In reflecting upon the movie And the band played on, one of the most curious issues is that of the title its self given that the film is about what one character in the course of the dialogue adequately states as “This is not a political issue, this is health issue.” (Spottiswoode) As such, the quote indicates that the film is indeed about a serious health issue rather than a study of popular music culture.
In this case the writer considers that the title of film taken from the book of the same name represents the concept that throughout the story seemingly ordinary aspects of daily life must continue despite the presence of extraordinary events taking place in this case represented by an epidemic of HIV and AIDS.
Before watching the film, I may have had a basic understanding that HIV and AIDS represented a viral style disease which is largely transmitted through sexual activity. However, previous to watching the movie I had little knowledge of the distinction between HIV and AIDS and alternative methods of transmissions such as the problem of children being born with the disease. In addition, I would consider that my knowledge of the issue had largely come from the popular press which in some circumstances may still to this day be seen as supporting the view that HIV and AIDS are a problem mostly associated with the gay community. This is epitomised by the quotation in the film “Well, you know, if the gay community doesn't start raising hell, do you think Reagan is going to do a damn thing?” (Spottiswoode) The key question raised by this quotation why should it take the gay community to gain a reaction from the political establishment is the issue is a truly universal health issue.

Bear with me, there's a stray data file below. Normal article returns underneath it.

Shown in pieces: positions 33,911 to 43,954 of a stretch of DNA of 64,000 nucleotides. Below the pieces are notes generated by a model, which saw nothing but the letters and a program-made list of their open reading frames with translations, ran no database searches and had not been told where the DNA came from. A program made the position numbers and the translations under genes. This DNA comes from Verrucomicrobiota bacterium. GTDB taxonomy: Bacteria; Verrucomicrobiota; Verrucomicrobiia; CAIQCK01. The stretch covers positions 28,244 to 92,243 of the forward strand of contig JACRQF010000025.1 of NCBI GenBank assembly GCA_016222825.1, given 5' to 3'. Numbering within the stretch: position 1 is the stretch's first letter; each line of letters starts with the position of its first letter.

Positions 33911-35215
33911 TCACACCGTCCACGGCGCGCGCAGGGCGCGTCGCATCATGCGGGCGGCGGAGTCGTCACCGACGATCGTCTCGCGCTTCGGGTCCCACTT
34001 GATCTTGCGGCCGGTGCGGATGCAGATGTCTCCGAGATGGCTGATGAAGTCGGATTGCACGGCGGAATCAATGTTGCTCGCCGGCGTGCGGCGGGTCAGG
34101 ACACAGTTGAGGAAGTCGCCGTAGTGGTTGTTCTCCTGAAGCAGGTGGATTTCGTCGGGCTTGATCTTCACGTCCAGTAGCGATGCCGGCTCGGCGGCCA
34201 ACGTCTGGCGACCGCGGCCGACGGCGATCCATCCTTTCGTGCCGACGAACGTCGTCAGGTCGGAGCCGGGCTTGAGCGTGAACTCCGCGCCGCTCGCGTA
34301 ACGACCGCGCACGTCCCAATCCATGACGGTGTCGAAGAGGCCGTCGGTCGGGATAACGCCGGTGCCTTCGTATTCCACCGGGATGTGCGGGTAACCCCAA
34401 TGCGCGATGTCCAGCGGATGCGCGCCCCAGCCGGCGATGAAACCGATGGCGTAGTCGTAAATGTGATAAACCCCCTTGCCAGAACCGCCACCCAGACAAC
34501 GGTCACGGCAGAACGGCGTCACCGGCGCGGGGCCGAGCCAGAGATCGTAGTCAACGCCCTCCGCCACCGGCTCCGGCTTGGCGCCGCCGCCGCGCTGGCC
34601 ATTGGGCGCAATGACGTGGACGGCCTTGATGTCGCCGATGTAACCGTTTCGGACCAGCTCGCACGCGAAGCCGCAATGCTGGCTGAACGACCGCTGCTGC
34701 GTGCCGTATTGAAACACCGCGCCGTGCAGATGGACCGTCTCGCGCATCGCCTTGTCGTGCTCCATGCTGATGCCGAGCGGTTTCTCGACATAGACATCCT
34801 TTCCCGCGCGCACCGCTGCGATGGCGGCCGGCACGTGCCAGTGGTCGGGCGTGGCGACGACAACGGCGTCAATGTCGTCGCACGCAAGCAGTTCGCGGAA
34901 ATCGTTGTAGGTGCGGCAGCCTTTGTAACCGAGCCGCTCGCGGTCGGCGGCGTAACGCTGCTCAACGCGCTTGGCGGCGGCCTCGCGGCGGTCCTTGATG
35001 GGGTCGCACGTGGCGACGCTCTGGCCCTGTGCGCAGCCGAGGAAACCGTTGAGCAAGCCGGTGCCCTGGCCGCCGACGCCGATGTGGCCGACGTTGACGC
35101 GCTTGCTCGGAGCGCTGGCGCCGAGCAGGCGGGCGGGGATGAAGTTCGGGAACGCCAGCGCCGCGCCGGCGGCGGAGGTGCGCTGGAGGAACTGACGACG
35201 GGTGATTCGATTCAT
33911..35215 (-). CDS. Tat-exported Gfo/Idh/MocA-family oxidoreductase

Considering the issue of “bathhouses” the writer was largely unaware of the role of the bathhouse previous to watching the film. However, after watching the feature it has now been learned that these so called bathhouses function as a place for the conducting of homosexual activities in a non-commercial context, that is while facilities are hired by participants, such establishments do not serve as a brothel in the standard sense of the word.
Considering the most emotive element of the film, the writer finds that the final montage of the film in which a candle lit vigil is held in San Francisco with images of those suffering from HIV or those who have died from the disease are represented. Here the writer found this scene particularly emotive as it brought a largely human element to the film considering that the issue is not just an impersonal virus that affects people in distant communities and faraway lands. Instead, the issue is one which causes real human suffering and affects real life people. In this sense, the end scene has a particular resonance with one quotation from the film “I want to stop you from turning a holocaust into an international pissing contest!” (Spottiswoode) For the writer this quote surmises the issue that policy makers often overlook the human aspect of such tragedies as HIV and AIDS as they look solely to maintain political positions or reduce such issues to point scoring opportunities amongst political adversaries.
And The Band Played One. Dir. Roger Spottiswoode. 1993. Film.